Institut für Indologie und Zentralasien- wissenschaften  

Forschungsprojekt 'Digitale kritische Edition des Nyāyabhāṣya'

Forschungsprojekt, finanziert durch die Deutsche Forschungsgemeinschaft (DFG), Dauer 9(3) Jahre, Beginn: 1.7.2016

Projektleiter: Prof. Dr. Eli Franco

wiss. Mitarbeiter: Dr. Philipp André Maas und Tyler Graham Neill


The main objective of the proposed project is to establish a critical edition of the third and fourth chapter of the Nyāyabhāṣya (D1E pp. 135-282, about 46% of the whole book) in reliance on all currently available manuscripts. The critical edition will supply scholars of the history of Indian philosophy
with a much-needed, reliable and well-reasoned text of the Nyāyabhāṣya. The edition will thus provide solid testimony for the study of the period of the genesis and development of Indian philosophical traditions from the first to the fifth century CE. Furthermore, with its innovative application of recently
developed software SplitsTree4, MacClade* and PAUP, the project aims of establishing a new procedure and method in the development of stemmatics that can be applied to any discipline in the humanities, in which critical editions on the basis of a large number of manuscripts is required. The
present project accounts for some 30 manuscripts and is capable of increasing this number if further manuscripts will become available.

With the help of historical-philological methods, the edition will throw new light on the textual history of the Nyāyabhāṣya as well as the Nyāyasūtra embedded therein. The project will also deal with various aspects of the history of the transmission of an early classical Indian work on the basis of the colophons and regional distributions of the preserved mss., and as evidenced by the notices found in the works of Navya-Nyāya authors and the printed editions of related Nyāya works. It will thus contribute to the wealth of prosopographical information and South Asian paleography and codicology.The further development and refinement of the editorial method, aided by the computational stemmatics, may provide a model for similar projects in other disciplines (e.g., Classical Studies) where the textual transmission is characterized by a large number of witnesses.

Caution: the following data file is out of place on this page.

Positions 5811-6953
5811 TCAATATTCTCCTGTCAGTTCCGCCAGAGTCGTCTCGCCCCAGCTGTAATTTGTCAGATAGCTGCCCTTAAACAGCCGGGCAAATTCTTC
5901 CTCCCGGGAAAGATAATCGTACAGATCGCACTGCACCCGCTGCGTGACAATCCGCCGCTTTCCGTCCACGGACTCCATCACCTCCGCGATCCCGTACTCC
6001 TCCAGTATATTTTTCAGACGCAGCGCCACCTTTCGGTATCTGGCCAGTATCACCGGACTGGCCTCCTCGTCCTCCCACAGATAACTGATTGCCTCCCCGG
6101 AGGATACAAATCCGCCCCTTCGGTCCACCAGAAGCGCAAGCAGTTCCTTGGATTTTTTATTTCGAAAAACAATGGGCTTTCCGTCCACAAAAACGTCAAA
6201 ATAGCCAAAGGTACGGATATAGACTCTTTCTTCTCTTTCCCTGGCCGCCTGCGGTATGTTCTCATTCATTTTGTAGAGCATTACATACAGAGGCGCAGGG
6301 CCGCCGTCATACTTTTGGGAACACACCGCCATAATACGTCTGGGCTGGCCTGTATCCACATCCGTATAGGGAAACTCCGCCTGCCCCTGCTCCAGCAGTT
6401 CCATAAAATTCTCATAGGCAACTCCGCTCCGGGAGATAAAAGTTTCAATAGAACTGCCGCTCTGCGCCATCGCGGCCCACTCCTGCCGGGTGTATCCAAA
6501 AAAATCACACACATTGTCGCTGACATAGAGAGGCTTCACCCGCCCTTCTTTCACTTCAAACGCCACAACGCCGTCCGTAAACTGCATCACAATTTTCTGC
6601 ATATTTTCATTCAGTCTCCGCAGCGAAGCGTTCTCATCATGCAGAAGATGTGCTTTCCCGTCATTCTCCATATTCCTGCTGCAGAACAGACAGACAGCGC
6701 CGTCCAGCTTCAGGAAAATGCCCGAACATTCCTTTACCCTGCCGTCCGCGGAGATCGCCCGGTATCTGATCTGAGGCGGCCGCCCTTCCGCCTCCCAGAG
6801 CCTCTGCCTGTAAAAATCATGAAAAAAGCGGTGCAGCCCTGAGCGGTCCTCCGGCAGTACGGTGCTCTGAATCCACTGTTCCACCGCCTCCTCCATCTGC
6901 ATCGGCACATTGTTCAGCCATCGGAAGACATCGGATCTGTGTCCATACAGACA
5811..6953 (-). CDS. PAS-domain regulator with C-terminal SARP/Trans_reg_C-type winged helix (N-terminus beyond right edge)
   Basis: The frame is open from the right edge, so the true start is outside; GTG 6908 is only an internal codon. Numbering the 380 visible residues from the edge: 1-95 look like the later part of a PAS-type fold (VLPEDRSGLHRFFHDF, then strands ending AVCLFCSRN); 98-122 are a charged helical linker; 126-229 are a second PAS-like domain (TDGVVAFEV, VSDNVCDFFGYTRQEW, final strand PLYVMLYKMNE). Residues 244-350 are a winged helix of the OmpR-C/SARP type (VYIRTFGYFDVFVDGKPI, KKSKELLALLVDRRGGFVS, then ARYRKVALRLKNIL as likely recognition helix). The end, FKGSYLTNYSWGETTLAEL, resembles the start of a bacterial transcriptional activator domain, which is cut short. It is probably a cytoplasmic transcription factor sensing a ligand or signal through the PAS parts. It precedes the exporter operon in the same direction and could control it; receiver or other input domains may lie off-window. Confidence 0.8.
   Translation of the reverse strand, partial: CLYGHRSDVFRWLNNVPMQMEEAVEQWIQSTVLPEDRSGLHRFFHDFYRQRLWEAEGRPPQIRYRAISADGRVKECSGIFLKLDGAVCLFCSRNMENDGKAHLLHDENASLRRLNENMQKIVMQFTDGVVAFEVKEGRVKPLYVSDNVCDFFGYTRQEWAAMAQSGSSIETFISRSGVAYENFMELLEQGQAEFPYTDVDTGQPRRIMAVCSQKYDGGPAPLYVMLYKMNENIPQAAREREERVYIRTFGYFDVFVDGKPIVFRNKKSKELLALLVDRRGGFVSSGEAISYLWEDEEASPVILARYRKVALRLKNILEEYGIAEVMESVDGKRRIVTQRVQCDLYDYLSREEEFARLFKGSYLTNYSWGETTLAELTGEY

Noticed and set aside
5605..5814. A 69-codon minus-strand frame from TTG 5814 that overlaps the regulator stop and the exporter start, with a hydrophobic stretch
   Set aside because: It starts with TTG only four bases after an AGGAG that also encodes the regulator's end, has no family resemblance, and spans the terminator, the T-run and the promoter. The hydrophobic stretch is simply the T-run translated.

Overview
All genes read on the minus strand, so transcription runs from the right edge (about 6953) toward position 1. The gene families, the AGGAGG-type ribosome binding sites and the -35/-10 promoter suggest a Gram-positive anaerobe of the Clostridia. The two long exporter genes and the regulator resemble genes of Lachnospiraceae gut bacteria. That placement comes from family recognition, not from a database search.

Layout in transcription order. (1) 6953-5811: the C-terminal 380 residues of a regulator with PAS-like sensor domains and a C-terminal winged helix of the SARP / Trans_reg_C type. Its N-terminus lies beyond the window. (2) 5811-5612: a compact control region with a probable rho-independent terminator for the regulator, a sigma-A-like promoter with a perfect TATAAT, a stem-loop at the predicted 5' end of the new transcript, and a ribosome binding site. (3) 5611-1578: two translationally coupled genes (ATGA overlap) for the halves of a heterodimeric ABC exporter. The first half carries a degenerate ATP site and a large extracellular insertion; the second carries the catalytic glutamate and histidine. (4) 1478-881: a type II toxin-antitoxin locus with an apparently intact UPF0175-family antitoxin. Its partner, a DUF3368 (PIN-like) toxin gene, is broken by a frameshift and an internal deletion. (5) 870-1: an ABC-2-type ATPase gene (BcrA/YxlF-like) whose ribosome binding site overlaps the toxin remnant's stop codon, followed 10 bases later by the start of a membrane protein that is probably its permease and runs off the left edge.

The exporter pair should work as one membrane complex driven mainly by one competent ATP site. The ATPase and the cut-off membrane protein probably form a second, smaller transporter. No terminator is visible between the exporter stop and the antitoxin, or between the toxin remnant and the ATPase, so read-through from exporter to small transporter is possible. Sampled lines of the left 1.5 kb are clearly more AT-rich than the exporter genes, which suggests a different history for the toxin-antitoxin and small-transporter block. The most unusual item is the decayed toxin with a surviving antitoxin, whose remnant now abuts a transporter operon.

The major aim of the project is the digital publication and dissemination of the examined materials together with information about primary and secondary witnesses, especially the transcription of ms. materials (diplomatic edition), collation, critical edition and the ms. description. While the publication of the critical edition is undertaken in the traditional media, an online publication of the transcription and collation will more widely allow for unlimited access and attempts to represent the textual “variance” and plurality as highlighted by “new” philology, an area of editorial theory that more deliberately and positively focuses upon how a text has been received, than a stemmatist does. One may be keenly aware that a reconstruction of textual history remains and should be an endless issue of open debate and new  developments, encouraging academic and non-academic users (including students) to pursue new lines of research. To demonstrate the approach from the new philology, the project will resort to the rapidly developing principle of Digital Philology in cooperation with the Humboldt Chair of Digital Humanities at Leipzig University. Although, or because, the digital presentation of collation and critical edition has not yet become a popular trend among Sanskritists, it may reasonably be emphasized that attempts of the proposed project will be an important and innovative contribution to the movement of Digital Philology in Indian Classics.

The third and fourth chapters (Nyāyabhāṣya 3 and 4) to be investigated record detailed  descriptions and polemic discussions about metaphysics, epistemology, theology and soteriology, such as the objects of cognition (prameya), life after death, the proof of God (īśvara), several types of world-views, activities conducive to liberation (apavarga, mokṣa), and the nature of true knowledge (tattvajñāna). All topics are systematically allocated within the Nyāyasūtra’s main framework of elaborating on the twelve epistemic (prameya) and three dialectic items (vāda, jalpa and vitaṇḍā) in a supplemental manner. Thus, the two chapters, Nyāyabhāṣya 3 and 4, constitute an inseparable and coherent unit of the research of Indian classical metaphysics in a broader sense.

letzte Änderung: 14.03.2019 


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